Monday, October 02, 2006

Daf Yomi - Sukkah 31 - Stolen S'chach

If one steals wood and uses it for s'chach, it is valid. One of the reasons for this is because the thief dos not have to return the wood, rather the value of the wood. thisis because there was an injunction issued on anyone who steals something and uses it as part of his house or building that he acquires it and he only owes the original owner the value of the stolen object. The sages were concerned that otherwise (if he would have to return that particular beam) the robbers would not repent and return that which they stole.

A question is asked on our Gemora. Biblically, one does not acquire the stolen object - it is only a Rabbinic decree that the wood does now belong to the theif. If so, how can the robber fulfill his Biblical obligation with something that is not Biblically his?

The Shar Hamelech equates this case with a Gemora in Bava Basra 47b that states if one forces someone to sell something, the sale is considered final and deemed valid. Over here where one is obligated to listen to the Sages, it is as if the thief purchased the wood from the owner and now owes him money for it. It is a completely valid sale even Biblically and hence he will fulfill the obligation of sukkah with that s'chach.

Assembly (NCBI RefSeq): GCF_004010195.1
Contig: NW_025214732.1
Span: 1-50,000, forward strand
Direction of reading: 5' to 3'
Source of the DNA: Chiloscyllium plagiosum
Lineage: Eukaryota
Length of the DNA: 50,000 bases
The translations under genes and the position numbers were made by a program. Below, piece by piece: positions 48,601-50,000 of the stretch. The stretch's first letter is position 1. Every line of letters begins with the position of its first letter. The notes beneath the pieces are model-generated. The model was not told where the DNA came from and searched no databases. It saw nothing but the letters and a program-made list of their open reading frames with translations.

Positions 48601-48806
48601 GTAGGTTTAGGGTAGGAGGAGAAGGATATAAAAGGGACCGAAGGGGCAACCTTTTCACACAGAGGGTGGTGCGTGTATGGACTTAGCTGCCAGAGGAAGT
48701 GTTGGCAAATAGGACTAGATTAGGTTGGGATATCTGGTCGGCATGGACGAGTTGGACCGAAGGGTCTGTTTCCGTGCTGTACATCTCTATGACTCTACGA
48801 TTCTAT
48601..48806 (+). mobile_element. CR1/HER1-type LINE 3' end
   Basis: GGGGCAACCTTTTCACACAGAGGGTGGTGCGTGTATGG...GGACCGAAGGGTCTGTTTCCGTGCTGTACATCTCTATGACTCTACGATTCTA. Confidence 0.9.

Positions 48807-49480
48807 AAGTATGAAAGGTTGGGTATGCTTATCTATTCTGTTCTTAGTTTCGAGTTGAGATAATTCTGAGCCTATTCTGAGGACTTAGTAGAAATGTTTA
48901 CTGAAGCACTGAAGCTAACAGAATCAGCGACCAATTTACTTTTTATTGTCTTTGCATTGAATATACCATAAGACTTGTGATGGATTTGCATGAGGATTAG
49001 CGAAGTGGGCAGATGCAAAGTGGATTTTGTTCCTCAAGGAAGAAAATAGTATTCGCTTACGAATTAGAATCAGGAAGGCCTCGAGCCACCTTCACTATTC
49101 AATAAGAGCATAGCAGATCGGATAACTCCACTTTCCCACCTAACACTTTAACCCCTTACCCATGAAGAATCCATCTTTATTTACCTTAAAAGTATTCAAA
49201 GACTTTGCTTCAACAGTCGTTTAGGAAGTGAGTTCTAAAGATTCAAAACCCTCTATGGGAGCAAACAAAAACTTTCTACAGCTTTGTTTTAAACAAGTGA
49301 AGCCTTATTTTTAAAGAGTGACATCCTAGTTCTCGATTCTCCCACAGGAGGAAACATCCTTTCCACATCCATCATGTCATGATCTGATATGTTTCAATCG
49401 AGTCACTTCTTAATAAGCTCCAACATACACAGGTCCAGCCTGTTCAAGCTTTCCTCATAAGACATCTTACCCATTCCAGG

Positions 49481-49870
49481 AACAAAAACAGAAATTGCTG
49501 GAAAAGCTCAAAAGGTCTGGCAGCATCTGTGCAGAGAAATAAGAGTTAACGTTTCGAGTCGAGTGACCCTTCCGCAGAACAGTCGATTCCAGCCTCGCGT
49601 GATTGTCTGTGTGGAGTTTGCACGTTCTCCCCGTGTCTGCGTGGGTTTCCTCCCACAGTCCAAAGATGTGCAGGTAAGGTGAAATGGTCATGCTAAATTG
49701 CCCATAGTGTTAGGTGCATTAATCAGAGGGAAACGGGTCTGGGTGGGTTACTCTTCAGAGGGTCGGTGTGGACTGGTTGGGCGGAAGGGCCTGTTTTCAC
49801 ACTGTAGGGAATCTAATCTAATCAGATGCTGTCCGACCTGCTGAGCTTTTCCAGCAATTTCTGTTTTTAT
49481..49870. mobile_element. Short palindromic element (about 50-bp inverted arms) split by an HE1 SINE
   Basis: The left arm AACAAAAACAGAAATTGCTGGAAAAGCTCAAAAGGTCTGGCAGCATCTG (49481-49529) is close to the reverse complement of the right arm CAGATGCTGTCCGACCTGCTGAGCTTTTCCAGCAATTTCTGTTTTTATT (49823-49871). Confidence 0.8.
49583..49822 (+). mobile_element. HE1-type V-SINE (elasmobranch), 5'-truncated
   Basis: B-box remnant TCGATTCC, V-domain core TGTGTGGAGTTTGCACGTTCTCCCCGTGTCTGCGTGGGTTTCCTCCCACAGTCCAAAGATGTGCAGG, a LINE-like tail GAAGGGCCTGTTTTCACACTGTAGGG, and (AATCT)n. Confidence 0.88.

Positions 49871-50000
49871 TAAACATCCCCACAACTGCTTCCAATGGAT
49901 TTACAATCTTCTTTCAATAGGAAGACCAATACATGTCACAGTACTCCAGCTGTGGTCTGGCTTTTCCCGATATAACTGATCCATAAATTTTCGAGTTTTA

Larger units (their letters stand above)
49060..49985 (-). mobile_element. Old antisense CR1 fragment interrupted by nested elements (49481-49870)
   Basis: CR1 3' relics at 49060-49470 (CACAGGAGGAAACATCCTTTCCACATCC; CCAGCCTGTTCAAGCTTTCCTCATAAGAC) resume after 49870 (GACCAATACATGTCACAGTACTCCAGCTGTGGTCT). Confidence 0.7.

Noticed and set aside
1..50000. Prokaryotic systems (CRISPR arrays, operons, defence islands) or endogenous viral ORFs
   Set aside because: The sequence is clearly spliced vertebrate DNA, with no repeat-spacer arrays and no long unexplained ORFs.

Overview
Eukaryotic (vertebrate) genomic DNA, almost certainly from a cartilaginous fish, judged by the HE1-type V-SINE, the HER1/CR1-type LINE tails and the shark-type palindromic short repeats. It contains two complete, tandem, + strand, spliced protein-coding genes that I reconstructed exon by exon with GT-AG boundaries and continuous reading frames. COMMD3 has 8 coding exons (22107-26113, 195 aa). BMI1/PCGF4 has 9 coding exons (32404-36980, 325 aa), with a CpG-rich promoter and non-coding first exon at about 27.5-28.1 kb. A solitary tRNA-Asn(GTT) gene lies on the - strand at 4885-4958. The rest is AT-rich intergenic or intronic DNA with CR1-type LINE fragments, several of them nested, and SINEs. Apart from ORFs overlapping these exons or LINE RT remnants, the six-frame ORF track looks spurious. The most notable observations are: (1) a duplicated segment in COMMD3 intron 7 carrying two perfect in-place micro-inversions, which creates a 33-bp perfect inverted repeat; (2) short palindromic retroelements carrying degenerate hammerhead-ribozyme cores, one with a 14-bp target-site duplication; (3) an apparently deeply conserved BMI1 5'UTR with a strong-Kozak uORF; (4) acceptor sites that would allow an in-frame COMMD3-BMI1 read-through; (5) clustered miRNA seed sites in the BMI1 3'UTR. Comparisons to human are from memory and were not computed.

Anonymous said...

Is he answering hefker beis din hefker?

Chaim B. said...

Because of takanas mareish the original owner mistama has yeiush + shinuy reshus to the gazlan's sukkah.

Avromi said...

There must be a shinui reshus afterwards - straight to the gazlan does not work.